Hypertension Research vol:32 issue:11 pages:1032-1040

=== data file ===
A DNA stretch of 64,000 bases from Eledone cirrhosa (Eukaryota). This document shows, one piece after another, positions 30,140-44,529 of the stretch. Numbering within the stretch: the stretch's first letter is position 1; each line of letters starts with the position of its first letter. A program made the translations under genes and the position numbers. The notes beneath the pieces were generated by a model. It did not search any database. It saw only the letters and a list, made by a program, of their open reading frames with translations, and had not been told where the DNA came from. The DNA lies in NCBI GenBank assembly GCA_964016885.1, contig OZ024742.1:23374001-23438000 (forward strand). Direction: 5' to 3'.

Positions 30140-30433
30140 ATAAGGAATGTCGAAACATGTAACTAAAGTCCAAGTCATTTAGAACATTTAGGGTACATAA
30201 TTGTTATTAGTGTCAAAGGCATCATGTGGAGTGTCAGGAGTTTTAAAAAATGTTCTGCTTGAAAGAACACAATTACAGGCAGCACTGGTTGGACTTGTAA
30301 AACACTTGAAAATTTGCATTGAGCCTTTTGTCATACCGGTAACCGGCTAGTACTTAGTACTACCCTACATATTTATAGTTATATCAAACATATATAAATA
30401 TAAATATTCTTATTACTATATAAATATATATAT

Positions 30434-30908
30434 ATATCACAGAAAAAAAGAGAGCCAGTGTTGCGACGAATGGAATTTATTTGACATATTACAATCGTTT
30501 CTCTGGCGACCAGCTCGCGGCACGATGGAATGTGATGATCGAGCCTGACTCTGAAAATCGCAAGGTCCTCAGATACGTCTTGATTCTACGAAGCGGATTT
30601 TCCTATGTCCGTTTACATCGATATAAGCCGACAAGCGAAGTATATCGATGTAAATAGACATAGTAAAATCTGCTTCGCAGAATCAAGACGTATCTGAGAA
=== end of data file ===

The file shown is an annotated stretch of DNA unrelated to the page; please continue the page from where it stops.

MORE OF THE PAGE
We assessed, in a double-blind, placebo-controlled trial, whether lowering blood pressure (BP) prevents the recurrence of stroke in Chinese patients with cerebrovascular disease. Patients were randomized into two groups: 2825 patients received a placebo and 2840 patients received 2.5 mg of indapamide daily. The primary and secondary outcomes were the recurrence of fatal or nonfatal stroke and major fatal and nonfatal cardiovascular events, respectively. The average systolic/diastolic BP at randomization was 153.8/92.8 mm Hg. At median follow-up (2 years), BP was, on an average, 6.8/3.3 mm Hg lower in patients on active treatment. In total, 143 patients on indapamide and 219 patients on placebo had recurrent strokes (hazard ratio for indapamide, 0.69; 95% confidence interval (CI): 0.54-0.89; P<0.001). In addition, 199 patients on indapamide and 258 patients on placebo had a cardiovascular event (hazard ratio, 0.75; 95% CI: 0.89-0.62; P=0.002). We performed a systematic review of literature that included our new results. Across 10 trials, the odds ratio for the prevention of stroke recurrence by BP lowering was 0.78 (95% CI: 0.68-0.90; P=0.0007). The pooled odds ratio was 0.63 (95% CI: 0.54-0.73; P<0.0001) for trials involving diuretics as a component of therapy and 0.93 (95% CI: 0.87-1.01; P=0.086) for trials in which treatment included renin system inhibitors (P<0.0001 for heterogeneity). The weighted correlation between the odds for stroke recurrence and the reduction in systolic BP was -0.57 (P=0.067). In conclusion, BP lowering by indapamide treatment reduced the recurrence of stroke and the incidence of cardiovascular events in Chinese patients with cerebrovascular disease. Whether prevention of stroke recurrence depends on drug class, degree of BP lowering or both requires further investigation.